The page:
Bangladesh college suspends professor for defaming' PM's father

The professor of marketing was also accused of "distorting the history" of Bangladesh's war of independence in 1971

Afp April 03, 2018
The professor of marketing was also accused of "distorting the history" of Bangladesh's war of independence in 1971. PHOTO: REUTERS

DHAKA: Bangladesh's most prestigious university has suspended a professor for writing a column critical of Prime Minister Sheikh Hasina's father, as the ruling party cracks down on dissent in a tense election year.

Morshed Hasan Khan was "suspended until further notice" from Dhaka University, its vice-chancellor said Tuesday, after the student wing of the Awami League staged angry rallies on campus.

University head Mohammad Akhtaruzzaman said Khan defamed Bangladesh's first post-independence president and Hasina's father, Sheikh Mujibur Rahman, in the controversial article published in a Bengali daily.

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The professor of marketing was also accused of "distorting the history" of Bangladesh's war of independence in 1971, the legacy of which remains contentious today.

Dhaka University is regarded as a stronghold of liberalism and secularism in Muslim-majority Bangladesh, which has been ruled by Hasina's Awami League for more than nine years.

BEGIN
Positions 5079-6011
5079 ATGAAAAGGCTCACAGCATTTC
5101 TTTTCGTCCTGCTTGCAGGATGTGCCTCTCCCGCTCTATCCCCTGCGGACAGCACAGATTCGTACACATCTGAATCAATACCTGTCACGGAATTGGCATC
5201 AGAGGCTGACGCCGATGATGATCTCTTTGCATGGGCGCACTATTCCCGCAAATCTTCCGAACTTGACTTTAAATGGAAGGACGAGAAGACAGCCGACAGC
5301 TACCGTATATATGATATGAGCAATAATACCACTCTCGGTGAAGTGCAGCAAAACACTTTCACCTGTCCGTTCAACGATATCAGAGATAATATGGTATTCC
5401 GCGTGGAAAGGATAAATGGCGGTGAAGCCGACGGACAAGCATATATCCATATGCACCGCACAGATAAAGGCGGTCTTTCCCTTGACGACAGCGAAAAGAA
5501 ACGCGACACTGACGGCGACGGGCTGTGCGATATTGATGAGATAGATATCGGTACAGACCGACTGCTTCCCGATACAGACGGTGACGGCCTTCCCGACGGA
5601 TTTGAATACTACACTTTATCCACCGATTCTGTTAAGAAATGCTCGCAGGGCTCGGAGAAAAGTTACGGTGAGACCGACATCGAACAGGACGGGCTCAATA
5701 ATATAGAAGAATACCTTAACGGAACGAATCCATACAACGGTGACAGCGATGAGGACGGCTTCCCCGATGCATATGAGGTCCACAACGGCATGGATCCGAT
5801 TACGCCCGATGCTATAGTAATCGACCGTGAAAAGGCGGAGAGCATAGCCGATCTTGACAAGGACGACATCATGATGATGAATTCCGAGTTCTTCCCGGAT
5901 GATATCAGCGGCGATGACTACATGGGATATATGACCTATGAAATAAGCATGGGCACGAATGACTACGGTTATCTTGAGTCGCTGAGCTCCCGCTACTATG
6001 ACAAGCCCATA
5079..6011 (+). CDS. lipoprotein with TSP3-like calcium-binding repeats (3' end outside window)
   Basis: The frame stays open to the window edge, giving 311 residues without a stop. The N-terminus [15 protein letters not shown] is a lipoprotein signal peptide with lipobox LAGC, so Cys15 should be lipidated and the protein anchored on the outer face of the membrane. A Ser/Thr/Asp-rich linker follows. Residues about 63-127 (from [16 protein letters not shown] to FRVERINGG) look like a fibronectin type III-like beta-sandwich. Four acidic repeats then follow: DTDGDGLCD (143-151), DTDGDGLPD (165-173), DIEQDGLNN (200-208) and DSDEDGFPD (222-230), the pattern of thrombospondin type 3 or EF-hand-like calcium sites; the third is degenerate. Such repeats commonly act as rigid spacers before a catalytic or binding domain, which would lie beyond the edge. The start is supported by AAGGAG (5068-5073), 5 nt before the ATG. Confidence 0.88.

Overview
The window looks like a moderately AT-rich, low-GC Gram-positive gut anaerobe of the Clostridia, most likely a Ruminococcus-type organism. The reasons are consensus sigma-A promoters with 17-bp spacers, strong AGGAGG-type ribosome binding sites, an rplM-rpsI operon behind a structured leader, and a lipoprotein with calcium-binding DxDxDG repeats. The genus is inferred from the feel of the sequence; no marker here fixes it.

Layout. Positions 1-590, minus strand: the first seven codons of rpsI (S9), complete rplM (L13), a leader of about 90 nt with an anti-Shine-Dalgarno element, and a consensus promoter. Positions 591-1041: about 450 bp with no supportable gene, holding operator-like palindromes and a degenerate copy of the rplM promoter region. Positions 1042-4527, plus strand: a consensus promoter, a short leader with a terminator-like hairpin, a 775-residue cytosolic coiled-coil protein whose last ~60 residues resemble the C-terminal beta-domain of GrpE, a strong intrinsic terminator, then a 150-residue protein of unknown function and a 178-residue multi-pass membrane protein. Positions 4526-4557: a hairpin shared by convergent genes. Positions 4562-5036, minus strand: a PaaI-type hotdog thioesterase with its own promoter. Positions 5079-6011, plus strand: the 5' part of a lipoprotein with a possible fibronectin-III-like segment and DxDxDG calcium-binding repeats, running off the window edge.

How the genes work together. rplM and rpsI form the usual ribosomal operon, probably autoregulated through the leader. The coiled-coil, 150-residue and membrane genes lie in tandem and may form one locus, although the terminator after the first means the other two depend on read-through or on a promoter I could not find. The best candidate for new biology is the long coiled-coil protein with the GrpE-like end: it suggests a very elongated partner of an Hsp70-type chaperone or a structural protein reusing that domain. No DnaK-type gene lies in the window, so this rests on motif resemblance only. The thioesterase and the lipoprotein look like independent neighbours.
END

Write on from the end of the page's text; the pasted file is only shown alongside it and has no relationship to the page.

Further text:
Hasina jailed her political rival, Khaleda Zia, in February for corruption in a move seen by critics as an attempt to remove opposition ahead of a general election slated for December.

The jail sentence handed to Zia, a two-time former premier and erstwhile ally of Hasina, sparked angry clashes between police and supporters from her Bangladesh Nationalist Party.

Rights groups have accused Hasina's government of exploiting a controversial law to curb dissent and limit freedom of expression in the country of 160 million.

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In his column, Khan said it was military strongman and opposition hero Ziaur Rahman -- not Hasina's father -- who declared Bangladesh's independence, a hugely provocative assertion, at the start of the war in 1971.

Khan also suggested most of the Awami League's leadership, including Hasina's father, fled Bangladesh when the war broke out.

Student supporters of the Awami League stormed Dhaka University's campus and declared Khan was no longer welcome after the piece attracted a firestorm of publicity.

The professor has since expressed regret, posting an apology on his Facebook page.

Teachers have been punished in the past for stances critical of Hasina's father.

In August last year 13 high school teachers were detained and remanded in custody ahead of a trial after being accused of sedition for remarks about Sheikh Mujibur Rahman.

Last week, a report by Germany think tank Bertelsmann Foundation listed Bangladesh as a new autocracy. The ruling party has rejected the assertion.


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